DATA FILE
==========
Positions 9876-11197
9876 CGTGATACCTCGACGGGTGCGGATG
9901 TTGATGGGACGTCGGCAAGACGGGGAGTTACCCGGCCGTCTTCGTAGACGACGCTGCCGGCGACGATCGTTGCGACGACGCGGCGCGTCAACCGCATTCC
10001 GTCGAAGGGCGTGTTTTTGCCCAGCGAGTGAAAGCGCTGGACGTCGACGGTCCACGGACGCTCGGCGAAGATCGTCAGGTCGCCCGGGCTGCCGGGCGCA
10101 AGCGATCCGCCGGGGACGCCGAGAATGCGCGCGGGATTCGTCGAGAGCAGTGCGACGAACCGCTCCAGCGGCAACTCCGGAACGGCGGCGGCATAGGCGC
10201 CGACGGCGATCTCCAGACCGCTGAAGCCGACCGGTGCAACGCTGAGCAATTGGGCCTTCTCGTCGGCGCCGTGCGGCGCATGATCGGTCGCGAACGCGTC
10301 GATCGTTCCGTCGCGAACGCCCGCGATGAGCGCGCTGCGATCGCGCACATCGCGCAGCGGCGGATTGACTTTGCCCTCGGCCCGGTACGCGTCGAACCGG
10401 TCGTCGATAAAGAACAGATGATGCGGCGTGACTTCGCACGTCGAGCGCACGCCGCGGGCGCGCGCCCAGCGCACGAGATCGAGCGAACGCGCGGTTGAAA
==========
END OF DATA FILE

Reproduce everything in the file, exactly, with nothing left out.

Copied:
Positions 9876-11197
9876 CGTGATACCTCGACGGGTGCGGATG
9901 TTGATGGGACGTCGGCAAGACGGGGAGTTACCCGGCCGTCTTCGTAGACGACGCTGCCGGCGACGATCGTTGCGACGACGCGGCGCGTCAACCGCATTCC
10001 GTCGAAGGGCGTGTTTTTGCCCAGCGAGTGAAAGCGCTGGACGTCGACGGTCCACGGACGCTCGGCGAAGATCGTCAGGTCGCCCGGGCTGCCGGGCGCA
10101 AGCGATCCGCCGGGGACGCCGAGAATGCGCGCGGGATTCGTCGAGAGCAGTGCGACGAACCGCTCCAGCGGCAACTCCGGAACGGCGGCGGCATAGGCGC
10201 CGACGGCGATCTCCAGACCGCTGAAGCCGACCGGTGCAACGCTGAGCAATTGGGCCTTCTCGTCGGCGCCGTGCGGCGCATGATCGGTCGCGAACGCGTC
10301 GATCGTTCCGTCGCGAACGCCCGCGATGAGCGCGCTGCGATCGCGCACATCGCGCAGCGGCGGATTGACTTTGCCCTCGGCCCGGTACGCGTCGAACCGG
10401 TCGTCGATAAAGAACAGATGATGCGGCGTGACTTCGCACGTCGAGCGCACGCCGCGGGCGCGCGCCCAGCGCACGAGATCGAGCGAACGCGCGGTTGAAA